A Mary's buyer for 11 years and a Trail, Horsemanship and Showmanship competitor, Marian is a fixture on the Southern California western scene. She loves seeing customers she's helped outfit at shows or at Clew's Horse Ranch in San Diego, where she trains with Liz Place Performance Horses. Recently returned from the Western English Sales Associates convention in Denver, Marian sees several trends emerging in western show and lifestyle clothing.

Marian's Top 3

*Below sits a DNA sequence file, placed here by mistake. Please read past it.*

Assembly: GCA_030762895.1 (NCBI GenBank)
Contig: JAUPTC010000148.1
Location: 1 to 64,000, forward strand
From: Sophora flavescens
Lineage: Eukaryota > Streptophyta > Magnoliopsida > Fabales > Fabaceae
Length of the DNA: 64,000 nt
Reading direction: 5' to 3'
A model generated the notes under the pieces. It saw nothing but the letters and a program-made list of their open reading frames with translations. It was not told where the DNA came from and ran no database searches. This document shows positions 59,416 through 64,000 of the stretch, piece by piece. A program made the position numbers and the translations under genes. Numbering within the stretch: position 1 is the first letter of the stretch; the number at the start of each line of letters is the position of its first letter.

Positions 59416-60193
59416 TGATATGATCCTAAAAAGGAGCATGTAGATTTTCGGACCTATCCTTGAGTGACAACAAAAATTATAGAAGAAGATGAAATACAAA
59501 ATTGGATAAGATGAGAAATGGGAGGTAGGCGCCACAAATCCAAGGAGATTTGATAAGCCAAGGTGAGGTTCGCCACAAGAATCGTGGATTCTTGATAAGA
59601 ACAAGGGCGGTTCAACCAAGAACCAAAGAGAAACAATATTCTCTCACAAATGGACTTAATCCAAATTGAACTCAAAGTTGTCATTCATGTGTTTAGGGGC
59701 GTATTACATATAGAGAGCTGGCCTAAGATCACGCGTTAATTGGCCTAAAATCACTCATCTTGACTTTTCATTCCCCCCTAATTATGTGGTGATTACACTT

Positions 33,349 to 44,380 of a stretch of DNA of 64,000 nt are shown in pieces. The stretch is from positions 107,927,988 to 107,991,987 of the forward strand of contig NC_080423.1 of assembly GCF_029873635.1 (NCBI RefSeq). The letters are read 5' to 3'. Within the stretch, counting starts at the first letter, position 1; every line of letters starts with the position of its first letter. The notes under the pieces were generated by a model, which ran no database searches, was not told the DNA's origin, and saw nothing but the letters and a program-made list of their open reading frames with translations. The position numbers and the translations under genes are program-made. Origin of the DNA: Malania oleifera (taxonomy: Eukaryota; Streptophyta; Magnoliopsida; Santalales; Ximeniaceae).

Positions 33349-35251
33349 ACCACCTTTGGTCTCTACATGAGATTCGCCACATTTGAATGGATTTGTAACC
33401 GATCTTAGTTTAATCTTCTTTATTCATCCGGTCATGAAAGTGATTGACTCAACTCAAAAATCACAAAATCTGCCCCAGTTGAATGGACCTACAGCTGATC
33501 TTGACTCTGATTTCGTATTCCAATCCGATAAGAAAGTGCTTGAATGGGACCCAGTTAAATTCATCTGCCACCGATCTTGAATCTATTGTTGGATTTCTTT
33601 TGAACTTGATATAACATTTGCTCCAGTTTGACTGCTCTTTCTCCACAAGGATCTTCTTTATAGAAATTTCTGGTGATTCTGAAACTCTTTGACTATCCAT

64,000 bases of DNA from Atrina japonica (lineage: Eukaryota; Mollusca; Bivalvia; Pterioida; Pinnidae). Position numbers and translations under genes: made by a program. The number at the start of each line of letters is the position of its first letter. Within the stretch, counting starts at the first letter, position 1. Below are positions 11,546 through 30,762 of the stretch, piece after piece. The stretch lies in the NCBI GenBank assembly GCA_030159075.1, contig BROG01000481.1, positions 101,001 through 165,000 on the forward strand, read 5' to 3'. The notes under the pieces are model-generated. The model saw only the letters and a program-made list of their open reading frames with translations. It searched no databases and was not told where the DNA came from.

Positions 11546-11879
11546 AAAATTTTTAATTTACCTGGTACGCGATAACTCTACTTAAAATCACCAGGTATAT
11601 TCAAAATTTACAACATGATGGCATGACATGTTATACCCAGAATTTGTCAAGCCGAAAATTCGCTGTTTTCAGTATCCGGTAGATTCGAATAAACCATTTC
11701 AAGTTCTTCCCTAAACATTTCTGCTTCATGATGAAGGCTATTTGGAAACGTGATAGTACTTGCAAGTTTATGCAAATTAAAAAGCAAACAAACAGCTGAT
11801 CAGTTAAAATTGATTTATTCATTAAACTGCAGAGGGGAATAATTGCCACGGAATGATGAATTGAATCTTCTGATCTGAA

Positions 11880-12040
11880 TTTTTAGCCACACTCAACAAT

• A Little Less Bling: "The bling is never going to die," she laughs. "But we are seeing a trend toward a simpler look in the show pen." This is especially true in the Trail, Western Riding and Reining divisions. The super expensive custom, and even some ready-made, bling-laden show shirts are giving way to simple alternatives that resemble men's oxford-cloth button-downs, but with feminine tailoring and flair. "We are seeing these with a slightly shimmery fabric and/or a little embroidery down the back. That's what people are starting to ask for. It's almost like there's a backlash against the expensive bling, in favor of simpler and less expensive styles." She sees the trend at both ends of the sport: in kids-oriented riding clubs mandating plain white shirts for shows to top professionals opting to compete in simple designs. Shirts from Good Ride started this trend, and now most popular lines, including Hobby Horse, Cruel Girl and Roper, are offering them. Along with these simpler shirts come scarf styles worn more like a choker, tied with a neat knot at the neck. "Hair is neat as a pin," Marian says. "Hats are clean as a whistle." There is room for a little bling in an elegant earring or a gorgeous belt, she notes.